Unilever makes ambitious new commitments to a waste-free world
Unilever makes ambitious new commitments to a waste-free world
London/Rotterdam: Unilever, owner of brands such as Dove, Ben & Jerry’s, Lipton and Omo, has made ambitious new commitments to reduce its plastic waste and contribute to the transition to a circular economy for plastics.
Plastics in the sea
Unilever has confirmed that it will do so by 2025:
The use of new plastic will be halved, reducing the absolute use of plastic packaging by more than 100,000 tonnes and accelerating the use of recycled plastic.
More plastic packaging will help to collect and dispose of than it sells.
With these new targets, Unilever is the first major global consumer goods company to commit to an absolute reduction in plastic in its portfolio.
Unilever is on track to meet earlier targets. For example, it will ensure that all plastic packaging is reusable, recyclable or compostable by 2025 and will use at least 25% recycled plastic in its packaging by 2025.
Alan Jope, CEO of Unilever: “Plastic has its place, but not in the environment. We can only reduce plastic waste by acting quickly and taking radical action. At all points in the plastic chain.
Our starting point must be design – that is, reducing the amount of plastic we use – and then making sure that the plastic we use comes increasingly from recycled sources. We have previously set ourselves the goal of ensuring that all our plastic packaging is reusable, recyclable or compostable.
This requires a fundamental rethinking of the approach to our packaging and products. We need to introduce new, innovative packaging materials and scale up new business models, such as reusable and refillable packaging. This needs to be done with unprecedented speed and intensity.
The new commitments mean that by 2025 Unilever will help to collect and process around 600,000 tonnes of plastic annually. This will be achieved through investments and partnerships that improve the waste management infrastructure in many of the countries in which Unilever operates.
Jope adds: “Our vision is a world where everyone works together to ensure that plastic stays in the economy, but out of the environment. Our plastic is our responsibility and that’s why we make a commitment to collect more than we sell as part of our commitment to a circular economy. This is a hugely challenging, but at the same time exciting task that will contribute to the growth of global demand for recycled plastic.
Ellen MacArthur, founder of the Ellen MacArthur Foundation: “Unilever’s announcement today is an important step in creating a circular economy for plastics. By removing unnecessary packaging through innovations such as reusable or refillable packaging and concentrates, combined with increased use of recycled plastic, Unilever is showing how companies can become less and less dependent on new plastic. We encourage others to follow their example, to work together to remove unnecessary plastic, to innovate so that what we do need becomes circular and ultimately to create an economic system where plastic packaging never becomes waste”.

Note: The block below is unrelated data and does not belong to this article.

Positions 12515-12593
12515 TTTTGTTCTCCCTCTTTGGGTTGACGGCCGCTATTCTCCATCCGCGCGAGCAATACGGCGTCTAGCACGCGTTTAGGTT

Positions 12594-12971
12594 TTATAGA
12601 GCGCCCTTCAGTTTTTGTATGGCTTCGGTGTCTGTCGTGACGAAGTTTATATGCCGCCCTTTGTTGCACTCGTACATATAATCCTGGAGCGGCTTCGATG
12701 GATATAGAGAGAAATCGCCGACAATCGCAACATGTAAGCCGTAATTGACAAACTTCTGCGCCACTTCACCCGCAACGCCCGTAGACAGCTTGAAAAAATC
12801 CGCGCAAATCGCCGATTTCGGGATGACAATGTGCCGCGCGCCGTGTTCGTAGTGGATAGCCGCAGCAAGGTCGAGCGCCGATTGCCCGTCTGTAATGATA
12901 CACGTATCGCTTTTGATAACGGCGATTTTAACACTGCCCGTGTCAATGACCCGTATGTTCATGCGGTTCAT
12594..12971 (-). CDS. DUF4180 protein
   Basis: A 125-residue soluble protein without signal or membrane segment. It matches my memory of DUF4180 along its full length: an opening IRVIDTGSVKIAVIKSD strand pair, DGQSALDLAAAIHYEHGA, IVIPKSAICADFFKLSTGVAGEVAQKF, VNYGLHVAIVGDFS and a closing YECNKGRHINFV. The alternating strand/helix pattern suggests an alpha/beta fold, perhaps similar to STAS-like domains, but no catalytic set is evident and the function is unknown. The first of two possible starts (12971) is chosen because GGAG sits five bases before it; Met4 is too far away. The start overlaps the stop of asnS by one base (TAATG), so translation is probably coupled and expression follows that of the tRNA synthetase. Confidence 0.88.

Since 2017 Unilever has been working on a whole new approach to plastic packaging based on the principle of ‘Less, Better, No Plastic’.
Through Less Plastic, Unilever has explored new ways of packaging and supplying products, including the use of the new Cif super-concentrated Eco refill packaging which requires 75% less plastic, and new shampoo and detergent refill stations in stores, universities and mobile outlets in South East Asia.
For example, better plastic has led to breakthrough innovations such as the new detectable pigment used by Axe and TRESemmé, making black plastic recyclable as it can now be detected and sorted by scanners in recycling facilities.
As part of No plastic, Unilever has introduced innovations such as shampoo bars, refillable toothpaste tablets, cardboard deodorant sticks and bamboo toothbrushes. The company also joined the Loop platform, which explores new ways to deliver and collect reusable products at home.
As part of today’s announcement, Unilever posted a video on its website raising the issue of plastic in the ocean and pledging to play its part in ‘turning the blue planet back blue’.
Note for editors
Unilever’s footprint of plastic packaging today is around 700,000 tonnes per annum (including recent acquisitions).
The company today makes two pledges:
1) Reduce our new plastic packaging by 50% by 2025, one third of which (over 100,000 tonnes) comes from an absolute reduction in plastic.